Today I started casting brass for my verge reconversion

Discussion in 'General Clock Discussions' started by P.Hageman, Jul 22, 2017.

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  1. P.Hageman

    P.Hageman Registered User

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    Today I startted casting yellow brass for the parts I need for my next project the reconversion from anchor escapement back to verge of my 18th century English bracket clock. I was very curious how the result would be. I used old 18th century scrap movement plates etc from scrap English clocks which I had collected over the years. The cast brass looks very good, right color, no casting faults, realy nice homogene yellow brass. On the last picture you can see the already turned part which will be the crownwheel when ready. I like this project :coolsign: 311202.jpg 311203.jpg 311204.jpg 311201.jpg
     
  2. woodlawndon

    woodlawndon Registered User
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    This is impressive, please keep us updated.
     
  3. novicetimekeeper

    novicetimekeeper Registered User

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    Excellent stuff, you will be doing spandrels before you know it! :)
     
  4. shimmystep

    shimmystep Registered User

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    Nice work:coolsign:
    Incredibly satisfying isn't it! A friend and I have done this to make main wheel bushing rods for English longcase plates.
     
  5. P.Hageman

    P.Hageman Registered User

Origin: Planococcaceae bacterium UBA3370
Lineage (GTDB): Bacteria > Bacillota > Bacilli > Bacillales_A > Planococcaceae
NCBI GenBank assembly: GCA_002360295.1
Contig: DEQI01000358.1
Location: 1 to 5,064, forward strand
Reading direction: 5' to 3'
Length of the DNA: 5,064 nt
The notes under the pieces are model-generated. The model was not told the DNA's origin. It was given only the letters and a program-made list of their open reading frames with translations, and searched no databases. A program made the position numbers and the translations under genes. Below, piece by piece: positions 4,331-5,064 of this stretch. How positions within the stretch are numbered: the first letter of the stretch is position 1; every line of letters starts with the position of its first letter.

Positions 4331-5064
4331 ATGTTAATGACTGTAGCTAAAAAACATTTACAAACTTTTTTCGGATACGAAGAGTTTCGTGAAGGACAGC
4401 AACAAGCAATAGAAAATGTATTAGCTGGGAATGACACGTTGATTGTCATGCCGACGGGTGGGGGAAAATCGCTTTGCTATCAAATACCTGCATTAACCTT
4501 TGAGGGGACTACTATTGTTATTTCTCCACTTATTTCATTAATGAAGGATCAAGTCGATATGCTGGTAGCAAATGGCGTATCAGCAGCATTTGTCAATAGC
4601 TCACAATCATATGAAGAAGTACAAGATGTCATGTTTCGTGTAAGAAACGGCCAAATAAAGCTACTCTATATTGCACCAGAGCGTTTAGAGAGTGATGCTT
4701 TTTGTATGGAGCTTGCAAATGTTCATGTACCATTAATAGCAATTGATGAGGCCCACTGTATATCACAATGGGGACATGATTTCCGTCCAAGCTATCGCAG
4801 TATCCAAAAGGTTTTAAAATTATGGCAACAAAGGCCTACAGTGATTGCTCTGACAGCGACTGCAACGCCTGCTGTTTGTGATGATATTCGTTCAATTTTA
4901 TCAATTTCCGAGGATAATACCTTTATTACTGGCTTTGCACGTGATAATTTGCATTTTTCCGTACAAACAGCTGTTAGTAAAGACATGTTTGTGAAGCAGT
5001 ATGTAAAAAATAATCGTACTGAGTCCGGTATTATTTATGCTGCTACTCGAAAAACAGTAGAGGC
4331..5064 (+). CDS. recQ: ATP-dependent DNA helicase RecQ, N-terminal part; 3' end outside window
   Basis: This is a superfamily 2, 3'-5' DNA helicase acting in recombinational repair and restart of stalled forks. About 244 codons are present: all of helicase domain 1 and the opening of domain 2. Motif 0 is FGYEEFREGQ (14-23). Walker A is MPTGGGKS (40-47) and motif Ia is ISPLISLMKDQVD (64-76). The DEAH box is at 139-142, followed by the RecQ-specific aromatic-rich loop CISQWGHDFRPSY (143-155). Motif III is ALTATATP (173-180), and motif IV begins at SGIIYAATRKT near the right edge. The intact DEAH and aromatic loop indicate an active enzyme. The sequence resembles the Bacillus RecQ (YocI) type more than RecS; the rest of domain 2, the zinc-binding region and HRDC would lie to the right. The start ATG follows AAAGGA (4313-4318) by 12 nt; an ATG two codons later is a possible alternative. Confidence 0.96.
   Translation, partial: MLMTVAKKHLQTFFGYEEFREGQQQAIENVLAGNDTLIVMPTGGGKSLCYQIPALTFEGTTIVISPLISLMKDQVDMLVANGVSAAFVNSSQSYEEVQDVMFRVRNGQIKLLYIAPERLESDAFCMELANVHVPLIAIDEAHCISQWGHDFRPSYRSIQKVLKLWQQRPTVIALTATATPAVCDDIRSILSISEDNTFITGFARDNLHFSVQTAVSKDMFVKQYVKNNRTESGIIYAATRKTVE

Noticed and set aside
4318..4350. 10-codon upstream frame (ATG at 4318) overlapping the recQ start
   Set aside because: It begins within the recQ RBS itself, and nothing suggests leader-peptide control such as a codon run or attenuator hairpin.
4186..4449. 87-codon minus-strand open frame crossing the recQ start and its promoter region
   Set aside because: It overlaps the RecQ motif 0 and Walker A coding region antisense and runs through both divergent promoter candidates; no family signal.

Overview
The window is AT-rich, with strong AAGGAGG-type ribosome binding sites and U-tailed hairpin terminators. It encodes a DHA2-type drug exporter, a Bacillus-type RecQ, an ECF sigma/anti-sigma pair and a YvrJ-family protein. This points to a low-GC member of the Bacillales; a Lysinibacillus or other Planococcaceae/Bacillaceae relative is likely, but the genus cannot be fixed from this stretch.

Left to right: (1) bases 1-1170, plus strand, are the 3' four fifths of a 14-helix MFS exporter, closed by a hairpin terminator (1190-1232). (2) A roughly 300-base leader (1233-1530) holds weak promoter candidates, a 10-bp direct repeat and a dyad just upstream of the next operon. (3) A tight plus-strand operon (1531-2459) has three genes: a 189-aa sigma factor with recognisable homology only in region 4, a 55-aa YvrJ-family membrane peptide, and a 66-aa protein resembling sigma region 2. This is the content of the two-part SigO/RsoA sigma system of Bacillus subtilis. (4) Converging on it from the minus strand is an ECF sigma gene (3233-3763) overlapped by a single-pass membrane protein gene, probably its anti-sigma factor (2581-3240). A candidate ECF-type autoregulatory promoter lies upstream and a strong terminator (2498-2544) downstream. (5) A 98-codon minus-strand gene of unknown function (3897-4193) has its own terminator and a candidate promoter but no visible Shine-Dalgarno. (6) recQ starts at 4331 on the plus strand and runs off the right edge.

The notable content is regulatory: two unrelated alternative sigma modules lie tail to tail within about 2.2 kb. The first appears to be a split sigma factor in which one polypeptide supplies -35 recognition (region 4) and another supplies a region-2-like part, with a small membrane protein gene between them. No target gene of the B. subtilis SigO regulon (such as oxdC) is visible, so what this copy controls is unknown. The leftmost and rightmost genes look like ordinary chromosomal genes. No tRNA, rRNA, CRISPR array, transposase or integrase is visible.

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    I think I will make this an ongoing thread of my reconversion project if you like. Today I started milling the potence cast square. Oh and Nick, casting spandrels is way to difficult at the present moment :clap: I am only just an amateur! 311258.jpg 311259.jpg
     
  6. P.Hageman

    P.Hageman Registered User

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    Starting to look like a potence. 311269.jpg
     
  7. BLKBEARD

    BLKBEARD Registered User

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    ​Amateur:???:
    BAH HUMBUG

    Don't sell yourself short!!
    This is very impressive, and I for one look forward to following your conversion with great enthusiasm.
     
  8. novicetimekeeper

    novicetimekeeper Registered User

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    You are doing remarkably well, and I think spandrels are at the lower end of casting. I think they are made by impressing a previous one into the moulding sand. The dips on the back are shrinkage as far as I can see, they seem to be a very simple process, and said to be one sometimes carried out by clockmakers themselves whereas they would by in other castings
     
  9. P.Hageman

    P.Hageman Registered User

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    Today I started with the upper potence (is that how you call this part:???:). It is still a bit oversized, but after I have the crownwheel ready, I can make it into the final shape. Its a lot of fun. But days to come, I have to work, so not much time for this project. 311363.jpg 311364.jpg
     
  10. P.Hageman

    P.Hageman Registered User